Reese is the lone holdout on ambulance service fees

Fire company is told to bill clients or lose $50,000 from county

January 09, 2000|By John Murphy and Ellie Baublitz | John Murphy and Ellie Baublitz,SUN STAFF

Since its founding in 1948, the Reese & Community Volunteer Fire Company has helped pay for its battles to extinguish fires and save lives through ham and oyster suppers, bingo games, Christmas tree sales and a six-day carnival generating thousands of dollars each year.

But a proposal to start billing customers for ambulance service threatens to upset this fund-raising equation and create a rift between Carroll County's volunteer fire companies.

Like other communities across the country facing growing populations and dwindling numbers of volunteers, Carroll County is asking all its fire companies to charge fees for ambulance calls. The fees -- paid by medical insurers in most cases -- would cover the costs of the companies' hired emergency medical technicians, officials say.

All the county's volunteer fire companies have agreed to go along with the plan except one: Reese. Now the rebel company might face serious consequences.

Members of the county's volunteer firemen's association gave Reese an ultimatum last week: Start billing or lose $50,000 in county ambulance support.

Such a sanction is rare in the tightknit community of volunteer firefighters, whose dances, bingo games and carnivals form the social backbone of many neighborhoods in the county. But fire association members say discipline is necessary to maintain order within their organization.

The $50,000 sanction would represent a more than 20 percent reduction in the money the company receives from the county. Still, members of the Reese company stand firm, arguing that the proposal violates the bond they have built with their community for more than 50 years.

"To me, volunteering means you do something without being compensated for it. Once you start charging, you are taking away from the volunteerism," said Jerry Dayton, president of the Reese company, which has generated more than $80,000 a year recently through its carnival.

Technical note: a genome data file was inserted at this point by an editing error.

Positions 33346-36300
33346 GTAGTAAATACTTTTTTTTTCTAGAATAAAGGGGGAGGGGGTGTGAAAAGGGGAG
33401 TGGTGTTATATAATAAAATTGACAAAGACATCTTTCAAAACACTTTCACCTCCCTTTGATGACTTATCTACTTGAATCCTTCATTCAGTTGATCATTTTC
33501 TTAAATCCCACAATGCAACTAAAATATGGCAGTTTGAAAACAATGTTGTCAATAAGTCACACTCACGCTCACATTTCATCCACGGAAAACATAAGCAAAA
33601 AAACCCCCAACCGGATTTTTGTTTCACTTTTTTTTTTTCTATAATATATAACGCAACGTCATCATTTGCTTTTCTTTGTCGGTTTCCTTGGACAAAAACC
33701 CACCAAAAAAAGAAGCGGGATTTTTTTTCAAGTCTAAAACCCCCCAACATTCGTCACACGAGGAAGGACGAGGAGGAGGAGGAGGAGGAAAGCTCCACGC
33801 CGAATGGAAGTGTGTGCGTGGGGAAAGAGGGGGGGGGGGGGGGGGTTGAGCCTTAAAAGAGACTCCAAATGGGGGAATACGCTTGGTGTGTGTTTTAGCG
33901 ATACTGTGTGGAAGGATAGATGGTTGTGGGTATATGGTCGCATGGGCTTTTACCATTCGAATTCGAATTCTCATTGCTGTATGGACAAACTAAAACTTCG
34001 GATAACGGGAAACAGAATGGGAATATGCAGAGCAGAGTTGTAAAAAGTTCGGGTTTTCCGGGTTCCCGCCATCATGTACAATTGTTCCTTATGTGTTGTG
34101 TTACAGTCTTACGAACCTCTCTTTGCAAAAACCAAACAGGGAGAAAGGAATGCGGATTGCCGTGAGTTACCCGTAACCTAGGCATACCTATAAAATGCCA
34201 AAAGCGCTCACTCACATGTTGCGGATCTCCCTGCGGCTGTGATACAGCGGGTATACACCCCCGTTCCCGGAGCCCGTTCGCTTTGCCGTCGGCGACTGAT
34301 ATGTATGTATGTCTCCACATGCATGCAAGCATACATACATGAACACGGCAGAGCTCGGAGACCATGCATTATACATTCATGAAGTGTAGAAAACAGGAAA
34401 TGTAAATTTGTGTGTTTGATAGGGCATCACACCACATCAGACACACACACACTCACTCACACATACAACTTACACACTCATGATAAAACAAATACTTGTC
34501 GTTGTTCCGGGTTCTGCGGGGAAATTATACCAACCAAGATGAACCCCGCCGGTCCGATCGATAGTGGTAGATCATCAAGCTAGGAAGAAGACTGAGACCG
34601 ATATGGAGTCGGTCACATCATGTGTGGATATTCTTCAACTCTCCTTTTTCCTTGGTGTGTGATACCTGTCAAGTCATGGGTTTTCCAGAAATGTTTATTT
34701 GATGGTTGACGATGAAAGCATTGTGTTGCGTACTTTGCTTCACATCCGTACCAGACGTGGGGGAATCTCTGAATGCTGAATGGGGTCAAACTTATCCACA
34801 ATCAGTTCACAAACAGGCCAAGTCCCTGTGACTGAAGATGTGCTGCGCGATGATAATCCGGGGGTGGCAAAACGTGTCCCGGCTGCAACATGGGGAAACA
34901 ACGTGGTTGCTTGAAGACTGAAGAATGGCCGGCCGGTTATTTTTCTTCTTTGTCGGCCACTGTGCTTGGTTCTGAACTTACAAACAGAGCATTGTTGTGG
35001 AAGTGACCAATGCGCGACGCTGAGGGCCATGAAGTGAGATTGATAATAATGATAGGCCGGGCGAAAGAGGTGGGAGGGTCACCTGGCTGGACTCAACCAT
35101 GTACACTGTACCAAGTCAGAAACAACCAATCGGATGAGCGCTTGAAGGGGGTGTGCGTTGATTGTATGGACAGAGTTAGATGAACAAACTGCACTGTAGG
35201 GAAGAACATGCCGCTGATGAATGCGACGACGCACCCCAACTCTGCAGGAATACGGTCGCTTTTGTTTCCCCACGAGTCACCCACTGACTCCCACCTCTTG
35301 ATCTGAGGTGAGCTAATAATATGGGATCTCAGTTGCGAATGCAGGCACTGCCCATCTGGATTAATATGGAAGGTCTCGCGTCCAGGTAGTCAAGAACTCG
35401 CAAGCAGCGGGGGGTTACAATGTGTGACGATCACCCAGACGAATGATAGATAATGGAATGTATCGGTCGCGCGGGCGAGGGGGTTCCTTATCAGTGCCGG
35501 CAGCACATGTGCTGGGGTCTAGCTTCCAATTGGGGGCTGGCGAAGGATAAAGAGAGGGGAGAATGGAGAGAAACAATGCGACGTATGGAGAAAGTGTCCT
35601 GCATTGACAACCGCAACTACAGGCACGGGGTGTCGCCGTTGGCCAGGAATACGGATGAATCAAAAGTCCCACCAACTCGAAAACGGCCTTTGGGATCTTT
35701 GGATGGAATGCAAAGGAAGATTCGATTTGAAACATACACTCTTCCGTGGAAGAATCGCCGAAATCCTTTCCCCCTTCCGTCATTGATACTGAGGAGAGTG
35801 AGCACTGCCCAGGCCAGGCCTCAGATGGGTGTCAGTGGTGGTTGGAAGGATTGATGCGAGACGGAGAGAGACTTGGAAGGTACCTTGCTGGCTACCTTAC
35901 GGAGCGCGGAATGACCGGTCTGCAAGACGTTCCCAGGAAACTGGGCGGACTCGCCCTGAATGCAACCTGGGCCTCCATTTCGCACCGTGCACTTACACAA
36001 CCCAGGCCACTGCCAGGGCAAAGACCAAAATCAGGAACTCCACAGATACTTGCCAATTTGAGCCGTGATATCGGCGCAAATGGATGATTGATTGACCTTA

"We generate enough money through our events," Dayton said. "We feel we don't have to bill the public. Apparently the county thinks we should. They are trying to force this on us."

In 1998, the county commissioners started putting pressure on the fire departments to bill insurance companies for ambulance service. At the county fire association convention later that year, a majority of fire companies, some reluctantly, bowed to the county's wishes.

"All the departments would like to be one as a county. You can't have renegade companies," said Susan Mott, chairwoman of the ambulance billing committee. "To keep the kind of trained personnel we have, it does cost a tremendous amount of money None of us really want to bill. But in order to put quality care out there, it is important that we seek alternative revenue to do so."

For many companies, the billing issue comes down to money and staffing. Volunteers are not as readily available during the weekdays to answer calls as they were many years ago.

All stations except Harney and New Windsor have hired paid emergency medical services personnel to staff their ambulances during the work week. The companies in Sykesville, Westminster, Taneytown and Manchester have paid personnel 24 hours a day.

The county pays 90 percent of each company's operating costs. But every station holds fund-raisers to make up the difference, as well as to raise money for equipment such as fire engines and ambulances.

Most ambulance calls, which cost several hundred dollars each depending on the company, would be covered by medical insurance. If not, payment by the patient would be strictly voluntary.

"We are not out there to chase people down," Mott said.

Reese members say that if they need the additional funding someday, they would not object to billing along with the other companies. For now, such a change would be unnecessary, they say.

"We are not trying to start any problems. It's not an issue of making other companies look bad or making us look better. The majority of the company doesn't want to bill. We are very, very fortunate that we have the money we get," said Jesse Barnes, captain of the Reese ambulance squad. "Our community supports us unbelievably well."

To start billing on top of all the fund-raising support would be "double dipping," he said.

Other members fear the Internal Revenue Service would find that collecting fees violated rules governing tax exemptions. Reese wants an official ruling from the IRS, which would cost $2,500, promising that their nonprofit status would not change.

Another concern is that billing could expose the company to more liability. Under the state's "good Samaritan" law, volunteer agencies are protected from many lawsuits. Dayton said that protection could weaken if the company begins charging for its services.

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